The miniaturization trend of pneumatic valves is not creating a new market, but offering new products to existing customers. Mini-pneumatics target specific applications like robotics and animation, as opposed to miniaturization, which can fulfill applications for most end-user groups.
"In the late 1980s, many end users over purchased in terms of bore size," says Frost & Sullivan Industry Analyst George Turnage. "However, now manufacturers are more capable of matching the power output of current pneumatic systems with end-user needs which has resulted in the necessity of a more complete pneumatic line in smaller bore sizes."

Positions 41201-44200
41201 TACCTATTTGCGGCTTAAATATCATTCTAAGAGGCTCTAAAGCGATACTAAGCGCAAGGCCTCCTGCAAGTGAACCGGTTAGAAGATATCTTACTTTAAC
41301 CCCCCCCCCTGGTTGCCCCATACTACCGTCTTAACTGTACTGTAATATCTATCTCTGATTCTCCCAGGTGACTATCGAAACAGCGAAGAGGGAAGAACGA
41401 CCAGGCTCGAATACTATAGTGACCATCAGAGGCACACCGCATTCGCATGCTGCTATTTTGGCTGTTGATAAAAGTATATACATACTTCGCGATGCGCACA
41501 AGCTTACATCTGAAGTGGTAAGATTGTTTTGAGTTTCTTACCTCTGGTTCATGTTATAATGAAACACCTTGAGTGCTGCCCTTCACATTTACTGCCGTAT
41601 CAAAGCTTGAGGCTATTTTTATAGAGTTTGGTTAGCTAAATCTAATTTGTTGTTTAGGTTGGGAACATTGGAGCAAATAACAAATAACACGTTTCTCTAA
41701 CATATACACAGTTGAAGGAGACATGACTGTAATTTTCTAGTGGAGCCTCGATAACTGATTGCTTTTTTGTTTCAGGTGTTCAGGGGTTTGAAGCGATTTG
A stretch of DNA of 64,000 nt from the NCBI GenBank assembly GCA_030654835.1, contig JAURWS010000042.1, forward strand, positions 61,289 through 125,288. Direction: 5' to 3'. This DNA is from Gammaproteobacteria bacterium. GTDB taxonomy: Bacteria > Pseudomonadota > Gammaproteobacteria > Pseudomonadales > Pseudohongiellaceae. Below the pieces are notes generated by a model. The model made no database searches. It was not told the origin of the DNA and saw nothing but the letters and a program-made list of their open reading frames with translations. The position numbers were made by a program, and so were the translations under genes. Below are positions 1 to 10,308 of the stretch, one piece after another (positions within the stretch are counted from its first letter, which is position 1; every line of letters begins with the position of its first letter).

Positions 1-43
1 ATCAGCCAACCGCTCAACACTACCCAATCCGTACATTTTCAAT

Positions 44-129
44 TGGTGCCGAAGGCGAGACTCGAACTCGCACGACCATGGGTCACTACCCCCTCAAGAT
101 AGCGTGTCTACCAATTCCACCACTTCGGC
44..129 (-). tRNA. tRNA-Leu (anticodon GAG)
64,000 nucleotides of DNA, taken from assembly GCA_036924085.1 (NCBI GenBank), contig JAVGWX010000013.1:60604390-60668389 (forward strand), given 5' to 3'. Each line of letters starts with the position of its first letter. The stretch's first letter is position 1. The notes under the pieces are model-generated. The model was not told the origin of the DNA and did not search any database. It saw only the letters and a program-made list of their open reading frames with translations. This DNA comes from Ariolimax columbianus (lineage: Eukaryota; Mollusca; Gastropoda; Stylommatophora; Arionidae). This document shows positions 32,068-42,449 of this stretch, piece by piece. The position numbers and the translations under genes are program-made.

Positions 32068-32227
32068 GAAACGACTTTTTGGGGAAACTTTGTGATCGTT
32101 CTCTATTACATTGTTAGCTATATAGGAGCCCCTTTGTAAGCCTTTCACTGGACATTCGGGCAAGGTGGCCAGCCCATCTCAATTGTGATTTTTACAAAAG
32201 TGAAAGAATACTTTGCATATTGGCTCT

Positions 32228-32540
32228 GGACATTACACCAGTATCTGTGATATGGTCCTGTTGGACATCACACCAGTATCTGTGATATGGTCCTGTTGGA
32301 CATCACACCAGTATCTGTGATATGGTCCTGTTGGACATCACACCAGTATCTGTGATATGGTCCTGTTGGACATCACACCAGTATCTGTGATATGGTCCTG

Since the mid-1990s, end users have become increasingly aware that port size does not necessarily correspond to increasing power requirements. A transition to smaller port sizes has already begun and is expected to continue as related industries follow suit.
"The development of applications such as biomedical and analytical instrumentation have added to the increased demand for smaller valves," says Turnage. "As these products enter the market and their potentials are realized, it is anticipated that related industry end users will follow this trend."
Consumer demand is expected to rise as more end users recognize that smaller units can meet efficiency needs less expensively than the full-size products they are designed to replace. The decrease in price is driving unit sales, proving miniaturization a positive movement for long-term success.